2. I’m not 100% committed but I do write and save post in advance. That way if I feel like being lazy or I get busy with something else my blog does not suffer.Live From Las VegasThe Masked Millionaire

  3. Simple Mom says:

    I’m absolutely doing this! We are taking a two-week vacation in July, so I’ve been writing about one extra post a week.I’m also trying to write an additional post a week – for a total of two extra – to save in a “blogging sinking fund,” so to speak. I know there are times here and there that are too hard to blog, so I’ll hopefully have a number of timeless posts to pull out.

  4. Sachin says:

    Buffer part is cool……. though i am ameture blogger i make it a point to have a buffer……….good post

  5. Divya says:

    I wish I had these things in mind before I lost more than 30 subscribers in 6 months because of no posts! But thankfully now I am back to posting in my regular frequency! Thanks for the good post.

  6. Jarkko Laine says:

    @Web Success Diva: You’re welcome :) My hope is that more and more bloggers (as well as entrepreneurs) would start to see that their jobs / activities don’t have to be limiting them from also relaxing from time to time. After all, the fact is that at its best, a business can be a rather liberating thing – when it’s a system running on its own that can keep rolling even if the owner is out…@The Masked Millionaire: Even a buffer of a few posts can make a big difference! And each new post you add makes it easier and easier for you to take it easy ;) @Simple Mom: Sounds like you’ll have a relaxing vacation without needing to worry about the blog! That’s great!@Sachin: Yep, it makes sense also for an amateur blogger if you want to keep your blog going and your readers happy :) After all, in the world of blogging, the line between amateur and pro is kind of fuzzy, right?

  7. ChrisB says:

    Another option: The best of. You don’t want to do too much of it, but you can probably get away with adding a good, older piece (maybe with a bit of an update) into your “mix.”

  8. Jarkko Laine says:

    @ChrisB: Good point! If you have been blogging for a while, you already have a big bunch of articles in your archives that most people will just forget about unless you reuse them in some way.

  9. Koka Sexton says:

    These are all great things to keep in mind. I also think that if you let people know you are going to be offline and don’t want to leave your readers waiting, you should let them know you’re going to be out and have one or two posts saved for release while your gone. It may not be your regular posting schedule but at least there will be some new content while your out.Whats better than coming back from vacation and haveing a ton of comments to approve!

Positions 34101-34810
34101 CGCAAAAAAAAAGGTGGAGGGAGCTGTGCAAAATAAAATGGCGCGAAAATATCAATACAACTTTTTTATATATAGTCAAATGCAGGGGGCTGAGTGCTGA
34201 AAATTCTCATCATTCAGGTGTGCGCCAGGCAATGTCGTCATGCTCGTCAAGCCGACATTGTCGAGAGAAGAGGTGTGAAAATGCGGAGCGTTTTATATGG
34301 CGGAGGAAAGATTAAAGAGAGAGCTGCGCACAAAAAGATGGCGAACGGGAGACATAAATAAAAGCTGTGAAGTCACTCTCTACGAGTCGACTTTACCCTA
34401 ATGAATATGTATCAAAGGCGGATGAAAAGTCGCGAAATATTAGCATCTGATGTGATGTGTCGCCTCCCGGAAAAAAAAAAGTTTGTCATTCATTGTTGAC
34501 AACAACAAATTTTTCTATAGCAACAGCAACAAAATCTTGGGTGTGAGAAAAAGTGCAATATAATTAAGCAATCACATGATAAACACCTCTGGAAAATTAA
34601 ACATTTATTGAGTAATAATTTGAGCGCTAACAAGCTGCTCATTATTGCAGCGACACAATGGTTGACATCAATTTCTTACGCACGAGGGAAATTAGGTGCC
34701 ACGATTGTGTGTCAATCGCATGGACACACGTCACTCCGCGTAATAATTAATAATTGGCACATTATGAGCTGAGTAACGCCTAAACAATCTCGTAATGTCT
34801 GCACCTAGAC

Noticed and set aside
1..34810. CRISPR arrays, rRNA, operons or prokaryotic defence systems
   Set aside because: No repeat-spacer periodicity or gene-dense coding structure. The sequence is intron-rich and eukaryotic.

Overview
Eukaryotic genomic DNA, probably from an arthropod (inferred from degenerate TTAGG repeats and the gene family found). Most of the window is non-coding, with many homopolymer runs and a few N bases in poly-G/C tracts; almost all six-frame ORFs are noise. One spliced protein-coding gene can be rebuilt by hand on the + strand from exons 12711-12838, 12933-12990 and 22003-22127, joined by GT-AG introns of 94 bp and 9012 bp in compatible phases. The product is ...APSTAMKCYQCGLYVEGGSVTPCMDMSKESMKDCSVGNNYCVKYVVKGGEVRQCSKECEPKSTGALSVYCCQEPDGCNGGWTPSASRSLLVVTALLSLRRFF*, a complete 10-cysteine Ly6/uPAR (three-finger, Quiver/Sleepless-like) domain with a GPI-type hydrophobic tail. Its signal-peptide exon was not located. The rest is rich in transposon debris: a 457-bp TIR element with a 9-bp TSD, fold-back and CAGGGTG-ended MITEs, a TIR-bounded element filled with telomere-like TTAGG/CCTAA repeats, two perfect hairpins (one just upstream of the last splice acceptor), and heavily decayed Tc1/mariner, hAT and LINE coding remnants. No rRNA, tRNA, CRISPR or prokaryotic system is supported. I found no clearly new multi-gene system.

10. VeraBradley says:

    Hmm.. Why cant one blog while having a vacation? I think it all depends on how one sees blogging. If one is driven to the point that he or she blogs for others, not for themselves, then there is when the stress creeps in. Dont you agree :)

  11. traveler says:

    if let say you won a for a week today, and taking off tomoro. just go on the trip and leave a message on your blog. if the blog does die out.. just start a new.. you have started from scratch once. startin a brand new one might bring you to another top. who knows~

  12. zohai says:

    It’s amazing how your simple steps seems so useful. I’m one who always leave my blog to rot after a while and get back after a few months later. Blogging needs inspiration right? =DThanks for the tips anyway.

  13. jobbank says:

    I am liking Vista and I am not exactly been using XP for a long time, thus I have no idea if it is excellent or what..

  14. Jarkko Laine says:

    @Vera: Of course you can blog when you are on vacation – as long as that doesn’t make your vacation feel like work :) I know I will be doing some blogging on my vacation this year as well, but what I really am aiming for is to plan my vacation so that I don’t have to blog if I don’t feel like it.@traveler: I don’t quite agree with that idea. After all, if you have spent a year or more building your blog, working many hours a week on it to get it to a certain level of recognition, you don’t just walk away from it…@zohai: Yep, inspiration – and hard work :)

  15. blisters says:

    What i would do, is blog in advance! Prepaid blogging i call it. Blog about few articles in advance, and let it auto post when im away on vacation

  16. space code says:

    I usually just write extra posts, that are interesting and informative and set it to automatically publish when the date comes.That way I have time to relax and enjoy myself if im on vacation or busy with projects

  17. Ha, too funny. Yesterday we posted about the same situation, “When do Bloggers Get a Break?”And today, we announced our own break from blogging – without the guest posts, without the stockpile of drafts. No extra work piled on to get away. Just… go.And come back refreshed and better than before.

  18. Bird says:

    I am right now frantically trying to squirrel away a few extra posts, but you know what? I just write it for myself, if I have something to say I’ll say it, if I have nothing to say I’d rather keep quiet than write a bunch of crap just for the sake of a schedule. So I’d add something else to the “write your posts in advance” thing – make sure that the stuff you save for a rainy day is as good as your up front stuff. I should add that I’m not exactly mobbed with readers myself, but I DO know what kind of blogs I go back to and they are consistently GOOD, not just consistently updated.

  19. Bil Bahooka says:

    I had a great blogging experience for 4 years, reached a level of 1,500 visitors per day… then I went from 3 or 4 new entries a week to 1, then to 1 every couple of weeks… then I finally said goodbye – been almost a year now. Occassionally I still send out a few stealth blogs, it is hard to completely stop – but if you become popular it is a great responsibility to keep writing for your loyal fans.Tales from a burnt out blogger………

  20. Ravi Vora says:

    Great post Jarkko.I’ve taken a long break from blogging to live my words, but this is refreshing to see how to keep the blog alive even if you don’t have time to write.